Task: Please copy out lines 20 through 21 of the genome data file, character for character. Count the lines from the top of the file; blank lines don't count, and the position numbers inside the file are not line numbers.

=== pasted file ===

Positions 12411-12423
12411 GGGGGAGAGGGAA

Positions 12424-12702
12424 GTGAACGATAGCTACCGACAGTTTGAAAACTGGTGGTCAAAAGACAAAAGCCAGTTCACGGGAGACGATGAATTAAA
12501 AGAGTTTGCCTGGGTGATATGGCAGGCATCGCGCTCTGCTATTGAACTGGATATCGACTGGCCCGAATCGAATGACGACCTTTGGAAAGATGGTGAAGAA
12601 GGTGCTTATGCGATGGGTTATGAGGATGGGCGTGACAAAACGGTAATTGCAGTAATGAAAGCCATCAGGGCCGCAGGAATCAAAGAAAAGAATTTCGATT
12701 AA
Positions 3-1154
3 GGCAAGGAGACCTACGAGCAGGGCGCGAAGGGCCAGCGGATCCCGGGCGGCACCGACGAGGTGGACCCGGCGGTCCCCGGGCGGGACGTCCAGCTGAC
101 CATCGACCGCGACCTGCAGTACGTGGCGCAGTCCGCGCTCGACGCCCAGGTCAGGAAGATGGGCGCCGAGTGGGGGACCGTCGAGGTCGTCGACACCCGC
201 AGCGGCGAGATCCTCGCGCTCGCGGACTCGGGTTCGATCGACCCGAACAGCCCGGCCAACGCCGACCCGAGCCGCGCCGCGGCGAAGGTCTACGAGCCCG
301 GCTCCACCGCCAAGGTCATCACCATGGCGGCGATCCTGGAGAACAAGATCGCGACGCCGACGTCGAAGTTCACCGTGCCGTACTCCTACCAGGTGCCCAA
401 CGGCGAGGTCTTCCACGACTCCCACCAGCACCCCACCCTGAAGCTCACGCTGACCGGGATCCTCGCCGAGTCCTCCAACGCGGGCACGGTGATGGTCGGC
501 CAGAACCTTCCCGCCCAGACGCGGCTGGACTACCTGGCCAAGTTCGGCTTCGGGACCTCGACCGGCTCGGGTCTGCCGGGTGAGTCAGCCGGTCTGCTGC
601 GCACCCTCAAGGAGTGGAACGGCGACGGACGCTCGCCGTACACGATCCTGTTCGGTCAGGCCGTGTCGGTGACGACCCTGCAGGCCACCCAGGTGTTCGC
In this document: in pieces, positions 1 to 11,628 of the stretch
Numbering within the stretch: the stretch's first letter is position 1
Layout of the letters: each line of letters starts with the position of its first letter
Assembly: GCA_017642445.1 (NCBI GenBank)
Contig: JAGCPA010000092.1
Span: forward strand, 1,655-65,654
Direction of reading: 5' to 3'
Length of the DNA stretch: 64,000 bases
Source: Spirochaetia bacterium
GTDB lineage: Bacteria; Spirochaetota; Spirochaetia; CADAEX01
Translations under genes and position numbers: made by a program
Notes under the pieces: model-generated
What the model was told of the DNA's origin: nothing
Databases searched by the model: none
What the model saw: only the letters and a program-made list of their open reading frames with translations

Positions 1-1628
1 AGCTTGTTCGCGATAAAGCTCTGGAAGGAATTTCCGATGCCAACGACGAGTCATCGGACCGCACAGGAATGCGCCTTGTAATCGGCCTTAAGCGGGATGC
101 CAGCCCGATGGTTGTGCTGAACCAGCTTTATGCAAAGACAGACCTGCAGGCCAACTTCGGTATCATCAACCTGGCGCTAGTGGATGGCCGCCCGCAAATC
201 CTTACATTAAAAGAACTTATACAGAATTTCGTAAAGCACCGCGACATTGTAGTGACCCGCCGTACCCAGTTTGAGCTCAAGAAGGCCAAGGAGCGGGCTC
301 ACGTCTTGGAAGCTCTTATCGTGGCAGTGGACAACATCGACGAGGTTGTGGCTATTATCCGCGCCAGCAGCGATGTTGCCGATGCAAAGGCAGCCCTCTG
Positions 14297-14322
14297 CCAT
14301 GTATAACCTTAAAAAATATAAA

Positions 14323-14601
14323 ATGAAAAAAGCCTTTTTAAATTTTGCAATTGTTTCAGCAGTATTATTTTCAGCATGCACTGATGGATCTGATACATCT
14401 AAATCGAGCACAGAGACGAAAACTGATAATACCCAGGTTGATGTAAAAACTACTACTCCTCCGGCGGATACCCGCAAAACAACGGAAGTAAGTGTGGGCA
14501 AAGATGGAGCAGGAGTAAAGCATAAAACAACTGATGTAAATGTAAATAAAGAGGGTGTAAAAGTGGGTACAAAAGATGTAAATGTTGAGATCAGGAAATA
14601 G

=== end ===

Contig: JAGCPA010000092.1
Span: forward strand, 1,655-65,654